A private eye escapes his past to run a gas station in a small town, but his past catches up with him. Now he must return to the big city world of danger, corruption, double crosses and duplicitous dames.
It's the Great Depression. In the process of robbing a bank of $10,000, Ben Harper kills two people. Before he is captured, he is able to convince his adolescent son John and his daughter Pearl not to tell anyone, including their mother Willa, where he hid the money, namely in Pearl's favorite toy, a doll that she carries everywhere with her. Ben, who is captured, tried and convicted, is sentenced to death. But before he is executed, Ben is in the state penitentiary with a cell mate, a man by the name of Harry Powell, a self-professed man of the cloth, who is really a con man and murderer, swindling lonely women, primarily rich widows, of their money before he kills them. Harry does whatever he can, unsuccessfully, to find out the location of the $10,000 from Ben. After Ben's execution, Harry decides that Willa will be his next mark, figuring that someone in the family knows where the money is hidden. Despite vowing not to remarry, Willa ends up being easy prey for Harry's outward ... Written by
Charles Laughton reportedly worked well with the boy playing John, but did not get along with the girl playing Pearl and shouted at her on occasion. As Laughton had the camera continue to roll after the scenes were finished, the camera often caught her reacting to him. Some of these "out-takes" were used in the final editing process as reaction shots to the Preacher's character. See more »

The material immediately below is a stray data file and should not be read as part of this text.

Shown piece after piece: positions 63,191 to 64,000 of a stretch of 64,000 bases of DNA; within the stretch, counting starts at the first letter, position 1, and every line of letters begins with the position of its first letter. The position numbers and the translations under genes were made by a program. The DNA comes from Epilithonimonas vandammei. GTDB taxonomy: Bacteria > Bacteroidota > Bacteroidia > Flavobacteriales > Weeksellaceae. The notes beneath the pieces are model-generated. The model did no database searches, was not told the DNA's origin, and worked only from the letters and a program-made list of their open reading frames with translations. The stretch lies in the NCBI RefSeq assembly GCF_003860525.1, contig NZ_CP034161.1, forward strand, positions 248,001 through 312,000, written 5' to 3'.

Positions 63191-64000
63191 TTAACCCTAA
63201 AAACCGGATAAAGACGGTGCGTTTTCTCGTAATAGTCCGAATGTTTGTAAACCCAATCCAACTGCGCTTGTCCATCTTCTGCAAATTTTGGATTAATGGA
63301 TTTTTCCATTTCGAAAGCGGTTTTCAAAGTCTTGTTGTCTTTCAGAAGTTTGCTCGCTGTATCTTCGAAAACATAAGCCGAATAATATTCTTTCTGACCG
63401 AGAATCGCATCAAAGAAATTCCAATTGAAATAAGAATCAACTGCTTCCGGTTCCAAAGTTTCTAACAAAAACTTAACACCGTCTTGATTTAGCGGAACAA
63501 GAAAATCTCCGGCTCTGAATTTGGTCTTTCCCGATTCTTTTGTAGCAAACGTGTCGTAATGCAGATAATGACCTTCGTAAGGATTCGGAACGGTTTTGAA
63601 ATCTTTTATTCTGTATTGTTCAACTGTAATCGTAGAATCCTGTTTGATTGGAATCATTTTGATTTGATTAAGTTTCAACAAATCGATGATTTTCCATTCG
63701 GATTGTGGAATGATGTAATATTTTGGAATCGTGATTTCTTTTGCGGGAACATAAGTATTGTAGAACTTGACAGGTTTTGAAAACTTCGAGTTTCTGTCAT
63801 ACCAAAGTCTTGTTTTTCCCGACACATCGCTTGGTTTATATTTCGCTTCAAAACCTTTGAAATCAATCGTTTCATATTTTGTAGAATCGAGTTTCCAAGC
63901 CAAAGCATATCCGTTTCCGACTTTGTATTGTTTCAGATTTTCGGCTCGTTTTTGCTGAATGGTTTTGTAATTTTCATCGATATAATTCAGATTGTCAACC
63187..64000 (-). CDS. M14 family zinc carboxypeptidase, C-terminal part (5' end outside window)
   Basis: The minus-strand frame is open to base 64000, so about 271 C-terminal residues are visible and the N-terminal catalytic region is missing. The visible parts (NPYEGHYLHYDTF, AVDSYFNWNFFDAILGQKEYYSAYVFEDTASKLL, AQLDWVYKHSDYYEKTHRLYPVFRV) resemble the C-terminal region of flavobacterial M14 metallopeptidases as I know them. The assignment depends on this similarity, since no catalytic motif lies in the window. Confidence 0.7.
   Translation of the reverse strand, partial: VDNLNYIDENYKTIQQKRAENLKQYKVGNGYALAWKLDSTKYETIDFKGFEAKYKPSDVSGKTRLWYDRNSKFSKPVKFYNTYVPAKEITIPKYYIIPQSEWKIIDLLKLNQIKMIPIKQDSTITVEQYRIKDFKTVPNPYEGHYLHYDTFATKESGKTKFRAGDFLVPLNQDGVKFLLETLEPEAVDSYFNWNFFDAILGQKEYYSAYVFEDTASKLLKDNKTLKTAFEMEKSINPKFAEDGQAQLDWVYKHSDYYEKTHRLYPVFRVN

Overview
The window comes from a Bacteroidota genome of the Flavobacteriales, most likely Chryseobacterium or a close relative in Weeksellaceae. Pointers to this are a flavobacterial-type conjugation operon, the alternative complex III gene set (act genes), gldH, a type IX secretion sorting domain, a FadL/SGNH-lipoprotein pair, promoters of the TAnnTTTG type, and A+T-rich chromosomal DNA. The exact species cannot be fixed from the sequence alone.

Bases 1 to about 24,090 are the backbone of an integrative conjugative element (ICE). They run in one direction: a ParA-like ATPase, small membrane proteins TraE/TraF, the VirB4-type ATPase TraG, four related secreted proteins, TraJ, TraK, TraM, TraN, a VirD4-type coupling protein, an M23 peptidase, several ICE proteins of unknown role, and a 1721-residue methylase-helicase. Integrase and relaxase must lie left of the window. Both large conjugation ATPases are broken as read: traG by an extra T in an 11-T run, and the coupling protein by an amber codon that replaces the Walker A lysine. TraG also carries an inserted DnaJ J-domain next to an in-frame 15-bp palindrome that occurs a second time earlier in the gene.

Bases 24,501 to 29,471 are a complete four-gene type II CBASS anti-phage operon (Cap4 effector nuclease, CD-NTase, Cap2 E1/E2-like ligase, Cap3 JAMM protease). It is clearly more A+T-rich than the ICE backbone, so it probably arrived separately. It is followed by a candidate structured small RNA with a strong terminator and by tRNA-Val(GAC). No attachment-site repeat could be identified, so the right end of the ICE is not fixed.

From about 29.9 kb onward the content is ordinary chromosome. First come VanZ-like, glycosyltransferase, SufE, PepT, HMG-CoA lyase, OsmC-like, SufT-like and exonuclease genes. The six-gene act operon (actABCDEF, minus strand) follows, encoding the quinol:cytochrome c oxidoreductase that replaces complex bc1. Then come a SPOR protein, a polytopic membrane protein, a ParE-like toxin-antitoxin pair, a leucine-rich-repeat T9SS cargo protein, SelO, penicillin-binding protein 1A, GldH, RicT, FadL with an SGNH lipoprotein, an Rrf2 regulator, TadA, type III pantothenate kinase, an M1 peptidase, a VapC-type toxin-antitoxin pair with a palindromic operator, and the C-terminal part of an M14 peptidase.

When Harry is stood in front of the Moonlit window and talking to Willa who is lying down on the bed, the 'odd' shaped window frame is projected by the moonlight on the wall behind Harry. When there is a shot of Willa alone on the bed, the shape of the moonlit window obviously frames Willa and not on the wall as before. Although the lighting around her is coffin-shaped and likely to be a framing device. See more »
[to Ruby, sobbing in her lap]
Child... You were looking for love, Ruby, in the only foolish way you knew how.
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This film is way ahead of its time, not only in subject matter but also in cinematic style. The subject is a psychopathic preacher who believes that God is telling him to murder women, usually widowers, and take their money.
From the opening two shots and the first few lines of the preacher, the characters history and intent is laid down. As quickly, the first few scenes with the children show the circumstances that will bring about the main premise. After that you are allowed to wallow in Robert Mitchums role as the over acting preacher. Laughton directs very well, with some visually rich scenes and wonderful shots. However, there are a couple of cheesy moments of dialogue, and a few, almost laughable, scenes. Despite this it's a very good movie with some stunning acting from Robert Mitchum.
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